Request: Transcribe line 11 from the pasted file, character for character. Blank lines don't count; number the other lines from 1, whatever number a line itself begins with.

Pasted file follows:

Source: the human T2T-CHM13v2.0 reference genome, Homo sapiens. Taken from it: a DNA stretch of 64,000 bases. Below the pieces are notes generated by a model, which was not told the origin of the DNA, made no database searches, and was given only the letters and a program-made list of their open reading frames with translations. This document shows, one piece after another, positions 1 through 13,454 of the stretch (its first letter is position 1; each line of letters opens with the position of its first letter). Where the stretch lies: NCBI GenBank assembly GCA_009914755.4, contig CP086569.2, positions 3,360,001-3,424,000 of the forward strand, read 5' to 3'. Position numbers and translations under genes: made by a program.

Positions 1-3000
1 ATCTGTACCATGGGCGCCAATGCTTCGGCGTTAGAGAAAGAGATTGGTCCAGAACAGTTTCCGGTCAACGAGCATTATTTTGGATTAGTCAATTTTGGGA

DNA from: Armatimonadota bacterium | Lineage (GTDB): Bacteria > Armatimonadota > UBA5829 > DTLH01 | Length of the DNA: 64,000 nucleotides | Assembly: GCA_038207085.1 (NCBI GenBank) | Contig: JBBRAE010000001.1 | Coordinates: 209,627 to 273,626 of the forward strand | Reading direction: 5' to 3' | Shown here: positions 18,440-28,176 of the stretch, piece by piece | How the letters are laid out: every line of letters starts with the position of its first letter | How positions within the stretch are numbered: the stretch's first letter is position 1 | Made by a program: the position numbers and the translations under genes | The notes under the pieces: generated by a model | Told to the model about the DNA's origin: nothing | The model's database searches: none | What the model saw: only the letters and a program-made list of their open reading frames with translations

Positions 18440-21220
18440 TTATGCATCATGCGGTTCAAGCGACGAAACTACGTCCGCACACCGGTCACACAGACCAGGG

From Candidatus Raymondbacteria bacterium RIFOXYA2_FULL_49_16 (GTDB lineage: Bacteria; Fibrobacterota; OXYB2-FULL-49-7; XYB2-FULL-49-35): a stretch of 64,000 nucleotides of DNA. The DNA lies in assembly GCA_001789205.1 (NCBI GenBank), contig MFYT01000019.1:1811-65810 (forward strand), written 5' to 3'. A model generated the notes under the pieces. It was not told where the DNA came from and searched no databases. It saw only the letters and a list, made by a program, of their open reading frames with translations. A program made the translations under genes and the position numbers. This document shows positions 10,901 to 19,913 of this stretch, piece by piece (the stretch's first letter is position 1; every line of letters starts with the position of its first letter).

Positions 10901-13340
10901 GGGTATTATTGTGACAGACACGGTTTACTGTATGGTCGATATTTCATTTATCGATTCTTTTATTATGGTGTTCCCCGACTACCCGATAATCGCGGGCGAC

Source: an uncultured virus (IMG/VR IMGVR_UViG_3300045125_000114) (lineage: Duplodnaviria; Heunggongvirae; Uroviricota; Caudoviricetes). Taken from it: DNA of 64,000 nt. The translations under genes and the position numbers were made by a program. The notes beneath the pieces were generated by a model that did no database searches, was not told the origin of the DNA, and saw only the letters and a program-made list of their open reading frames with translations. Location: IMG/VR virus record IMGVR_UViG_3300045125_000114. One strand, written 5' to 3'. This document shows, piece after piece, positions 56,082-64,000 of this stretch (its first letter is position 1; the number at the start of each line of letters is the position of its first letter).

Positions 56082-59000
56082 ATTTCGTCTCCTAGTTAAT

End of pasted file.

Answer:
Positions 56082-59000